(816) 474-4400 or (888) 627-8538
Rate: $113/night

Cutoff date is Sept. 30. All reservations must be made on or before this date. Ask for the “Hereford Association” room block when making reservations. The purpose of this meeting is to elect new directors, hear special reports and conduct Association business.

The complete schedule and meeting information will be included in the October issue of Hereford World.

Ned & Jan Ward Polled Herefords
Market Update

Cattle Outlook
Glenn Grimes and Ron Plain
University of Missouri-Columbia

Grimes and Plain offer market updates for the week past each Friday afternoon. To view this information, visit the University of Missouri AgEBB Web site.

Barber Ranch
Industry Insight

Understanding Nitrate Poisoning
Greg Lardy
North Dakota State University Animal and Range Sciences Department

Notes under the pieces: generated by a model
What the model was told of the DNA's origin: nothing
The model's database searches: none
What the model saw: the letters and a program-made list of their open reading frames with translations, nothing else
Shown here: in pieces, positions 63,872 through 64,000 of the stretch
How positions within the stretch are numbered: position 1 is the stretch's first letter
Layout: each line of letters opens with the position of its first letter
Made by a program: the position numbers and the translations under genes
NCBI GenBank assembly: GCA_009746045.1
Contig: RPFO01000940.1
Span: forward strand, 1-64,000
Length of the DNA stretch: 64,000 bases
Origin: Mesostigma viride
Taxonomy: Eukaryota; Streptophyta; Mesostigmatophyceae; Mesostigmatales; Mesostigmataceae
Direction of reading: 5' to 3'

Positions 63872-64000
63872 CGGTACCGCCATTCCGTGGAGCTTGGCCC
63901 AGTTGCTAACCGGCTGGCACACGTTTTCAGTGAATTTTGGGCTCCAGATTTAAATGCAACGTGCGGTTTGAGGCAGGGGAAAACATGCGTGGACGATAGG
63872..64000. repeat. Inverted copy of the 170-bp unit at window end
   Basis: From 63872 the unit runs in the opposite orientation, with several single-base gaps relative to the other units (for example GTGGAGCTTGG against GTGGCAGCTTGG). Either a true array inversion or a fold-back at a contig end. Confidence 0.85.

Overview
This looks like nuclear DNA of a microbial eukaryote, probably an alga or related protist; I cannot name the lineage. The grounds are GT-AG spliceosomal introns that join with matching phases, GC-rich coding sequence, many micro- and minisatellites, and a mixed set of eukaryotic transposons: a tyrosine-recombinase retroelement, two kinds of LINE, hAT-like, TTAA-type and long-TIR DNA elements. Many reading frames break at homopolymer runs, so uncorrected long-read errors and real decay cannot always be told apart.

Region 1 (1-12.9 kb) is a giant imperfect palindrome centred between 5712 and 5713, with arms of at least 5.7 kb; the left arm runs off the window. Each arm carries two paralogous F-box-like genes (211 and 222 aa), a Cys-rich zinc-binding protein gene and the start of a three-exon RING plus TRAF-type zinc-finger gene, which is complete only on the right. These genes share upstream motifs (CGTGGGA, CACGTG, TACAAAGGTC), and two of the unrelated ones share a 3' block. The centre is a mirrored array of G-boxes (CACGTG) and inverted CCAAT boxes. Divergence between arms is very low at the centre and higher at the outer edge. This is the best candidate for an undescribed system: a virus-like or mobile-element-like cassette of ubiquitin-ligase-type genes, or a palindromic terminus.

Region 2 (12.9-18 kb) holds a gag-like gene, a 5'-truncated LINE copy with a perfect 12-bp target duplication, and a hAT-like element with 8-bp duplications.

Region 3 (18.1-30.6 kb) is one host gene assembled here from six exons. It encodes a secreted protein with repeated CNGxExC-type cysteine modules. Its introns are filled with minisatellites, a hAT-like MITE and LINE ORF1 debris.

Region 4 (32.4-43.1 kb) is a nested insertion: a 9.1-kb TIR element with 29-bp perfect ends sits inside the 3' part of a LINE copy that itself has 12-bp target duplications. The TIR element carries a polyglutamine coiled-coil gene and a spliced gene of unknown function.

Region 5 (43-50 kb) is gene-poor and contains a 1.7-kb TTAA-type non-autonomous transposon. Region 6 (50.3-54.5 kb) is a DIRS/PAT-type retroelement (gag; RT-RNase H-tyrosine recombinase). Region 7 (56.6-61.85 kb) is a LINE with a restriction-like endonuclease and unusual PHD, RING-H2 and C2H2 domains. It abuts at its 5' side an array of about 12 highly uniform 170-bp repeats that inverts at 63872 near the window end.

Nitrate poisoning is a topic that comes up often during a drought. Many crops, particularly small grains such as oats, barley and wheat, as well as corn and a number of weeds are known nitrate accumulators. When the plant is stressed by lack of moisture, nitrates accumulate as the plant roots continue to take up soil nutrients, but the plant fails to convert the nitrate into plant proteins. This causes nitrate levels to build up in the plant.

In a ruminant animal (such as cattle or sheep), nitrates are fermented in the rumen to nitrite and eventually to ammonia. The rate limiting step in this series of reactions is the conversion of nitrite to ammonia. Unfortunately for the animal, it is the nitrite that is actually toxic. Nitrite is absorbed from the rumen into the bloodstream where it binds with hemoglobin. Hemoglobin is the blood protein that transports oxygen to the tissues. Once nitrite has bound with hemoglobin, it forms methemoglobin, a compound that is unable to transport oxygen. When an animal experiences nitrate poisoning, it actually suffocates due to the limited amount of oxygen delivered to the tissues.

Rapid pulse, heavy breathing, blue mucous membranes and dark chocolate colored blood are symptoms of nitrate poisoning.